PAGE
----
How A Self-Taught Coder Is Trying To Make The Tech World More Diverse
It's no secret that there's a lack of diversity in the coding community.
But Lex Alexander, a self-taught coder, wants to change that.
He started an Indiegogo campaign to help fund his tuition to further his coding education. To say thank you, he will give 10% of his income for the first two years as a programmer to fund a scholarship — the aptly named Code it Forward scholarship — for another woman or minority developer who is interested in learning how to code at a hack school of their choice. Then, that person will pledge 10% of their income to someone else, and so forth.
"This scholarship would send minorities and women to coding boot camps and help to solve the racial and gender disparities in tech, by making these resources more accessible," he says.
He explains on his Indiegogo campaign page:
Women represent only 18 percent of all undergraduate degrees in computer and information science. And while the overall percentage of 24-year-olds in the United States with STEM degrees is 6 percent, it's just 2.7 percent among African-Americans and 2.2 percent for Latinos. The Code it Forward scholarship, will not only enable women, blacks, and other ethnicities to learn how to code and take their careers to a new level. But it will also create a bond and network under the umbrella of scholarship and community advancement that is second to none. This scholarship will give currently inaccessible opportunities to the demographics and communities that need it most.
People who donate $2,000 and above will get a say in who gets chosen for the scholarship. The pool of people to choose from will be random.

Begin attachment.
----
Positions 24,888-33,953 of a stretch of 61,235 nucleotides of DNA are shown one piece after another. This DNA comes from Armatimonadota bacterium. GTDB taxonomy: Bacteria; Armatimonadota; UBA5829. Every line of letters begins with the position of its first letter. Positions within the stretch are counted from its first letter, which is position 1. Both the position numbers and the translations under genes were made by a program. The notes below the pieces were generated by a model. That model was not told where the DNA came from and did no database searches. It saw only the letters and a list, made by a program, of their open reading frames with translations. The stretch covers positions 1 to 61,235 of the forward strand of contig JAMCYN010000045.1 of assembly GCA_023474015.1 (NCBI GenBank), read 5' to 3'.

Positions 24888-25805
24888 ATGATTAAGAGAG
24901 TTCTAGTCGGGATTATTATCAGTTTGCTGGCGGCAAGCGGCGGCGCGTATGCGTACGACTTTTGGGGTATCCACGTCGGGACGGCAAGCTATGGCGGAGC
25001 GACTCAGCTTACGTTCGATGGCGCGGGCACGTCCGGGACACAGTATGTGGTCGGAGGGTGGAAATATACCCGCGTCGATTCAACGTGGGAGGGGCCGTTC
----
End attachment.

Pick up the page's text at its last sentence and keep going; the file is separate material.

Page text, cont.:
"My goal is to partner with coding boot camps and have them recommend the Code it Forward scholarship to underrepresented applicants when they inquire about the payment process," he tells Business Insider.
Alexander came in fourth place in a Hack for LA event with his app MapMySnaps, which shows the stores that accept food stamps in a neighborhood in East Los Angeles. Attending local hackathon events made him realize how out of place he was as a black developer, he tells Fast Company. The inspiration for a crowdfunded scholarship came after banks rejected him for a student loan; he was accepted to General Assembly's program in Los Angeles, but was having trouble coming up with the funds for the $11,500 tuition.
Further down the line, people will be chosen based on the following criteria: They will have to be accepted into a coding boot camp before they apply, provide a copy of a driver's license or birth certificate, and show that they do not currently posses the financial means to pay for a coding boot camp.
And in case he doesn't meet his goal, he'd still like to offer the Code it Forward scholarship, even if it takes longer to accomplish. "If I can find another way to raise the money in case I don't reach my goal, then I definitely plan on offering it. This is something close to my heart and I definitely want to do everything in my power (outside of robbing banks) to bring it to fruition," he says.
But it doesn't stop there — his stretch goal is to add any additional money he raises to the pledged income, and send many more women and minorities to coding boot camps. "Also, in the future I plan on expanding the scholarship out to cover actual computer science programs in college as well," he says.